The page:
How to learn kenjutsu? Learning anything as profound as a martial art needs a teacher. Kenjutsu, while fairly straightforward with a superficial glance, does contain a lot of intricate subtleties. We need a few things to study properly. A mentor, guide, or teacher. Someone to help us avoid injuring ourselves and to keep us on the right track. We need a clear mind and a true desire to learn. We also need equipment.
There are many styles of Japanese kenjutsu still around today. Although the art of kenjutsu started as a combat skill, it has survived as a martial art even in the age of technology. At least so far it has as of this writing. Kenjutsu has strikes and thrusts, blocks, and parries. Japanese kenjutsu mainly uses the long sword, and most schools practice kenjutsu with a wooden sword called a bokuto (木刀). You might have heard it referred to as a bokken; however, that is a more popularized term outside of Japan.
There are common bokuto shapes and sizes, but there are also specially shaped bokuto that certain schools use and prefer. Some thin, some straight, some thick. And some schools like Jigen Ryū often use branches from a tree. Whatever the "sword" it is mainly used as a stand-in for the katana.
Where to start?
Learning how to hold the bokuto properly, the basic stances (kamae) and how to move and walk is the first step. While most kenjustu is quite natural in posture and movement, our bodies and minds are accustomed to the modern lifestyle. So it takes time to adjust ourselves to the more natural and simple postures in kenjutsu. Maybe simple is the wrong word. There is a simplicity to the movements. They are not always easy to grasp in the beginning. Our teacher is extremely important to show us the proper basics. These basics can take a few years to settle in and become second nature.
Step one would be to acquire the correct postures and grips and movements.
The cuts and thrusts themselves are quite varied. Although there are many different ways to make the cut there are a pretty standard number of cuts and slices and thrusts. There are basic vertical and diagonal swings. There are lateral cuts. There are also thrusts. In total about nine.
Although it seems simple, performing these while you and a partner are moving is complicated as one might imagine. Though seemingly simple on paper the various ways to perform a thrust are numerous. It is an integral part of learning kenjutsu to strike properly and to be efficient and on target. The angles pictured above are not exact directions and angles as those also differ from technique to technique and system to system.
Yes, we need our minds. More specifically, we need a clear mind. A mind polluted with hatred, for example, is not conducive to learning weapons. Nor is a mind without compassion. We don't need to be a holy person to start learning, but we do need to have a willingness to change and look at ourselves critically. A self-critical mind is an asset.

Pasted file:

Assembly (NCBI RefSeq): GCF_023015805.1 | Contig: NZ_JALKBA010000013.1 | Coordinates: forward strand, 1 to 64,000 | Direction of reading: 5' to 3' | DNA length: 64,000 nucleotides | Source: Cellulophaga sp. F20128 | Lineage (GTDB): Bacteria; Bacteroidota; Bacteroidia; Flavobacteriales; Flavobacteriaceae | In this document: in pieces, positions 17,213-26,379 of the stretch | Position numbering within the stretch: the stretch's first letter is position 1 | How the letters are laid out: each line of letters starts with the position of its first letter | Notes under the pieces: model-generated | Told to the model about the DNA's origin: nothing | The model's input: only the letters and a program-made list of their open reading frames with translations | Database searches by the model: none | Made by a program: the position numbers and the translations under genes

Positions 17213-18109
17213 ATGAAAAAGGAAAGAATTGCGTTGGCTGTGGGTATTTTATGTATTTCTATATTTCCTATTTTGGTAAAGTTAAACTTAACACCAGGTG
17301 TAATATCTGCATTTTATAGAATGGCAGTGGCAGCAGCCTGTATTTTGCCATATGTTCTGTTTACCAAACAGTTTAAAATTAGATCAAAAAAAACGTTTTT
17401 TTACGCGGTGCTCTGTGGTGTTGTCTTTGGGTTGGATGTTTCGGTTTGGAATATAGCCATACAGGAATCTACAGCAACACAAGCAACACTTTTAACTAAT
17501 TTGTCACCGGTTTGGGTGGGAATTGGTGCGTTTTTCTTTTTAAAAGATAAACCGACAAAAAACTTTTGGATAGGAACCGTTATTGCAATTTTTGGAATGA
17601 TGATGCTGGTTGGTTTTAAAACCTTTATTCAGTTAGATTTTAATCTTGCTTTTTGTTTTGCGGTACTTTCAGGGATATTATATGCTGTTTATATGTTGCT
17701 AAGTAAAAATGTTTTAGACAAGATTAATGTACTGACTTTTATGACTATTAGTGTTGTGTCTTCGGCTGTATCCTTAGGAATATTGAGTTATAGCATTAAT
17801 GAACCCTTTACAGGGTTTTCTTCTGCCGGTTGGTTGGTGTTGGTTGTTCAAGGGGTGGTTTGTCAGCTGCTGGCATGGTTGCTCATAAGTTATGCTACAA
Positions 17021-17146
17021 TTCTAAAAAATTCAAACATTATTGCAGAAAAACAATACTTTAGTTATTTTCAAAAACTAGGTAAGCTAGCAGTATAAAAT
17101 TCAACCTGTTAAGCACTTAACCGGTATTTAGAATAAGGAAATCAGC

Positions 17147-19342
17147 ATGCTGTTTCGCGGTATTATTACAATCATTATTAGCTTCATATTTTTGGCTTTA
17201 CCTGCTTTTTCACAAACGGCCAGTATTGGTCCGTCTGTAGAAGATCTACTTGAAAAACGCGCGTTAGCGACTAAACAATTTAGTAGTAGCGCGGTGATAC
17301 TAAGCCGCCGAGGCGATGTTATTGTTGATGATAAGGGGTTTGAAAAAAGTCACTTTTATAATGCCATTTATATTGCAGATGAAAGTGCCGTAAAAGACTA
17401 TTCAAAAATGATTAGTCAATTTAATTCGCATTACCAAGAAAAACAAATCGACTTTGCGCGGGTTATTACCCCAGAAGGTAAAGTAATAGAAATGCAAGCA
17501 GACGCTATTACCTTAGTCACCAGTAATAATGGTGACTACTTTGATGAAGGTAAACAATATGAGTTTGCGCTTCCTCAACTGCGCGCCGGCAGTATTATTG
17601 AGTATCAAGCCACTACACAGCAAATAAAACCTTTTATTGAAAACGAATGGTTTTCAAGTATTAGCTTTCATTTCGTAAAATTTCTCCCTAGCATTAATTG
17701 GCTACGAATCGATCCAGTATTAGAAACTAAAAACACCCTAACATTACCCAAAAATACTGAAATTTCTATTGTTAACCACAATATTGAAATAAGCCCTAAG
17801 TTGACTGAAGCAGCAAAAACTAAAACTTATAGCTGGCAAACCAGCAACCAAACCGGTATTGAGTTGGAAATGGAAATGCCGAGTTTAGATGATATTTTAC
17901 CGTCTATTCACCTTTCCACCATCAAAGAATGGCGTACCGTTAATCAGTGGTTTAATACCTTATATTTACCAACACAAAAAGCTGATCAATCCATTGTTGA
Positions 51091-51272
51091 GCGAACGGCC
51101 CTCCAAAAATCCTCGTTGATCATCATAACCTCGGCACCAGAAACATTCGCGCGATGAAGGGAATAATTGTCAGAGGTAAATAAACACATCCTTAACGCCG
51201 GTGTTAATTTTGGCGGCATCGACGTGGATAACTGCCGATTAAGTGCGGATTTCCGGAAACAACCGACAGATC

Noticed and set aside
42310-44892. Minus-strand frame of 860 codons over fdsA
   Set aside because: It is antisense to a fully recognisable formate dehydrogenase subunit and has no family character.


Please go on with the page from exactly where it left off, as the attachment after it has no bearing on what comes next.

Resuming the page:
Although we are grabbing a sword and moving around it is less a physical activity than a mental one. Swordmasters through the ages have all said the same thing. The admonishments on refining spirit and character literally fill books and scrolls. Even in the 1600s, the mind was essential to the high-level sword practitioner.
Be prepared for some mental acrobatics to go with your physical ones.
It goes without saying that you will need a wooden sword. Best that your teacher recommends the one for the system in which you are studying. Kenjutsu does occasionally use metal swords. These habikitō have their cutting edges dulled. Even rarer are the real sword, shinken, kenjutsu training. These are best left to the very long-time practitioner. Although some senseless teachers push sharp sword training on their students there really is no benefit to a beginner using one. Except of course if you are wishing for a quick trip to the hospital.
Training with a bokuto is scary enough. The bokuto is quite deadly, and countless men have died from a good smack over the ages. It's a weapon, not a training tool.
You do not need a hakama to do kenjutsu but certainly will help because the movements wearing traditional Japanese clothing is much different than jogging shorts.
Where to start to learn kenjutsu?
Locate a dojo or teacher that can transmit the basics to you well. One thing about kenjutsu is that each school has different goals and philosophies. It is not generic at all. The sword technique from a certain school is a specialty of that system. There is really no such thing as generic kenjutsu. More general sword fighting from Japan is in the form of modern Kendo.
Is it possible to learn online? It is, but you need a partner. It is also important to get direct instruction from your teacher's face to face. Learning kenjutsu through Skype or Google hangouts is certainly possible. I myself have had some success teaching kenjutsu to students not physically next to me. It all depends on your own abilities and your teachers. There is a lot you could get started on learning via web-based instruction. It is not impossible.
When in doubt ask those that already study kenjutsu. It is not recommended to just copy what you see online. It is an endeavor that will require a lot of time and sweat. Spending time in one school to understand the techniques is the best and most rewarding idea.